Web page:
For 30 years Antonin Scalia sat on the Supreme Court. He was a legal giant, unimpressed with the pretensions of power and resistant to liberal orthodoxies. He was unafraid to skewer what typically passes for legal “reasoning,” even — or perhaps especially — when expressed by his colleagues. And he sometimes surprised even his critics, rigorously defending the Constitution irrespective of the issue.
When the Patient Protection and Affordable Care Act, more commonly known as Obamacare, was enacted, Americans were promised a healthcare system in which insurance companies would be held accountable and patients would have access to affordable care. Six years later, however, the reality has proven to be quite different -- a plan that was supposed to mend our nation’s fractured healthcare system has driven up healthcare costs, decreased market competition, and ultimately harmed patients.
Scott Walker, Rick Perry, Bobby Jindal, Mike Huckabee and now Rand Paul and Rick Santorum. All were considered to be serious candidates for the Republican nomination for president and all have dropped out.
President Obama’s legacy is sadly clear. Eight years of this administration’s disastrous environmental policies and unwarranted regulations are not only creating havoc in Washington, DC, they are trickling down into individual states, increasing costs for businesses and potentially stalling much needed economic development in areas starving for prosperity and growth. Even worse is emerging evidence of state regulators tearing pages out of the EPA’s playbook and piling on with additional environmental rules and penalties that only add to the confusion and costs for businesses around the country.
President Barack Obama shed a tear when he was announcing his plan to regulate gun ownership. In response, the American people should cry for the Constitution and rule of law.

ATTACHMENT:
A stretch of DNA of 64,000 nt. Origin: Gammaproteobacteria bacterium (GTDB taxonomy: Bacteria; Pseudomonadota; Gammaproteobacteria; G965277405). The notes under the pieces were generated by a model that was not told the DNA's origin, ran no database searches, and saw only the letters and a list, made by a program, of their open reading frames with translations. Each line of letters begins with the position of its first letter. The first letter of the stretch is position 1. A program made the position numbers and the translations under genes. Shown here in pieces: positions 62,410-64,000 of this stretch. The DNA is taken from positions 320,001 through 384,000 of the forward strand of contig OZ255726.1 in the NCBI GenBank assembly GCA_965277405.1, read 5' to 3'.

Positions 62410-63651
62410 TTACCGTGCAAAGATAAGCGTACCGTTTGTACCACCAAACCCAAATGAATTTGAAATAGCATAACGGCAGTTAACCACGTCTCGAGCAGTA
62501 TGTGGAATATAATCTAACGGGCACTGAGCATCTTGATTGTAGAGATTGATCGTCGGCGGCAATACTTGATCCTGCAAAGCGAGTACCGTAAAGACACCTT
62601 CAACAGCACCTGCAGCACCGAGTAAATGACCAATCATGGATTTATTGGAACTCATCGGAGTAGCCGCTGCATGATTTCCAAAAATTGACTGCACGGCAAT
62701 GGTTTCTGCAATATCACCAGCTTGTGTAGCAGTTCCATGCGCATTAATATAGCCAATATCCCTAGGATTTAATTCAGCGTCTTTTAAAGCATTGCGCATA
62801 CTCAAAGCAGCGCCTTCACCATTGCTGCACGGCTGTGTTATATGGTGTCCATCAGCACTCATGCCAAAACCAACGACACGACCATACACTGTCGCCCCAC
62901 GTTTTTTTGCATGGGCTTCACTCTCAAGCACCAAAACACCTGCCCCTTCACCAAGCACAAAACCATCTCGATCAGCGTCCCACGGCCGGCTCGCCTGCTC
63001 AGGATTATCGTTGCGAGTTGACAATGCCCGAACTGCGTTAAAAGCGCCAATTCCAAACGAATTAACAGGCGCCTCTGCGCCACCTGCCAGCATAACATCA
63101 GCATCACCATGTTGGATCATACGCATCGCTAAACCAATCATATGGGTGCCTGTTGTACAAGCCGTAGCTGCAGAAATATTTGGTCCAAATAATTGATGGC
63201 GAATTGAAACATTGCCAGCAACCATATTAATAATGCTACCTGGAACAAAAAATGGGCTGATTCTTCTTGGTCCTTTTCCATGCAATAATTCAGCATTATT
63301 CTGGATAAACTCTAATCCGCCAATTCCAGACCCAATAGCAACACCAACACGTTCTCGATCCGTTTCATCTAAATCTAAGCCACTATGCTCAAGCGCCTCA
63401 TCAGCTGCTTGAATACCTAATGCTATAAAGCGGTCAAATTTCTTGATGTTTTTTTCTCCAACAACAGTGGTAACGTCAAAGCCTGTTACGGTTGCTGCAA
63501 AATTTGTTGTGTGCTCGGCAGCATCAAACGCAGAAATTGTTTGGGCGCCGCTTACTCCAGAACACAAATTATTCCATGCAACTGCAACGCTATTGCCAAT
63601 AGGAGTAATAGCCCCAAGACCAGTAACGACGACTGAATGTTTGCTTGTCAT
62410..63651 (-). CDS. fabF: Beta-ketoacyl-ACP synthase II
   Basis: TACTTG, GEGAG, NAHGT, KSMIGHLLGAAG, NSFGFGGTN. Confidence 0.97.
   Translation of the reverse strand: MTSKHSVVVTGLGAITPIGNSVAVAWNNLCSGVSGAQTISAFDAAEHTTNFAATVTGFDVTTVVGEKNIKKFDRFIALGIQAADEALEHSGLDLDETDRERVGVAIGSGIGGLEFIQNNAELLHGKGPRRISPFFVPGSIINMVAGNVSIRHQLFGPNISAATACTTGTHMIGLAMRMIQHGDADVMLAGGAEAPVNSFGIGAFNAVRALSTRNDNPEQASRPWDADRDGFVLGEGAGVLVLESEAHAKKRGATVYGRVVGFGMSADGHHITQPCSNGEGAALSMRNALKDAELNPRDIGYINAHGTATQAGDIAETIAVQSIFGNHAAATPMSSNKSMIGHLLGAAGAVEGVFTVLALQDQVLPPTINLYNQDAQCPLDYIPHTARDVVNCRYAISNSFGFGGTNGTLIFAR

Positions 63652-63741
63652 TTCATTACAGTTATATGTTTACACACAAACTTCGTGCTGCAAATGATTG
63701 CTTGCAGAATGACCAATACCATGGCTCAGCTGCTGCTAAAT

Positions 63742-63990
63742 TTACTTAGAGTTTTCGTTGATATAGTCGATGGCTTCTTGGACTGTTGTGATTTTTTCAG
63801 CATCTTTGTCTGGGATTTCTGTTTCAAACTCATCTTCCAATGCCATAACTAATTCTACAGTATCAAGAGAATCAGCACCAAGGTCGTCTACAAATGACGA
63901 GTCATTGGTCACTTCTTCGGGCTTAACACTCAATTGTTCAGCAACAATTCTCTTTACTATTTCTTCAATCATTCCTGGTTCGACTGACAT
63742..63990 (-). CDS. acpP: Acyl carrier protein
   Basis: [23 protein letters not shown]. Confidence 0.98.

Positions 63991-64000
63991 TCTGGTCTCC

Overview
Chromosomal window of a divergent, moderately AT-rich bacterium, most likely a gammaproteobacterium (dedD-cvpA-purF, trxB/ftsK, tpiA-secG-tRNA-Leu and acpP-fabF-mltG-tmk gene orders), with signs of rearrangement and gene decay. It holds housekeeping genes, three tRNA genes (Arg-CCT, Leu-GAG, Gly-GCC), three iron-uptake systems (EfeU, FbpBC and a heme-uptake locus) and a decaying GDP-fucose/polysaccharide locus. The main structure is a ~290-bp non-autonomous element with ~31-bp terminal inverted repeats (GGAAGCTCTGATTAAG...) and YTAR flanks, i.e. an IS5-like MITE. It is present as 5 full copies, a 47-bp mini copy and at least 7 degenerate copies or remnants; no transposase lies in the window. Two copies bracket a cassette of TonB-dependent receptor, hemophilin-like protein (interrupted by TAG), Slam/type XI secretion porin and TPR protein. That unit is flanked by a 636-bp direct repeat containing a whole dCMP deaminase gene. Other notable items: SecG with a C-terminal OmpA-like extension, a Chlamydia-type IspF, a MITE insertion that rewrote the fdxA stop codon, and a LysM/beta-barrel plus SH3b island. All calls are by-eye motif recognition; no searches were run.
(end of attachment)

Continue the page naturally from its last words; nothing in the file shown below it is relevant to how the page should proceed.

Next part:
Another terrorist attack, another refusal by President Barack Obama to tell the truth. Instead of admitting that Islamic terrorists had staged another murderous assault on innocent people, he turned the victims into a political prop. Instead of explaining how he intended to stop terrorists from killing Americans, he launched another campaign to stop Americans from owning guns.
This weekend and early next week Hassan Rouhani will be making his first visit to Europe as the president of Iran. The first time for anything is special and this has the potential to really be a historical visit. Rouhani is scheduled to meet with the leaders of France and Italy, and they can make this a new chapter for relations between Iran and Europe, and to some extent the West as a whole.
It’s almost a guarantee that when the Fox Business Network’s Neil Cavuto and Maria Bartiromo moderate tonight’s GOP debate, the goofy, “gotcha” questions that were so much a part of the CNBC debate debacle will be ignored for substantive questions that could reveal much about the candidates.
Will tonight’s GOP presidential campaign debate in Colorado be more about staging political theatre, catchy soundbites, and media analysts focused on who has the “gotcha” moment? Or will this debate actually produce a substantive discussion of economic and regulatory policies that could actually help our nation’s economy grow?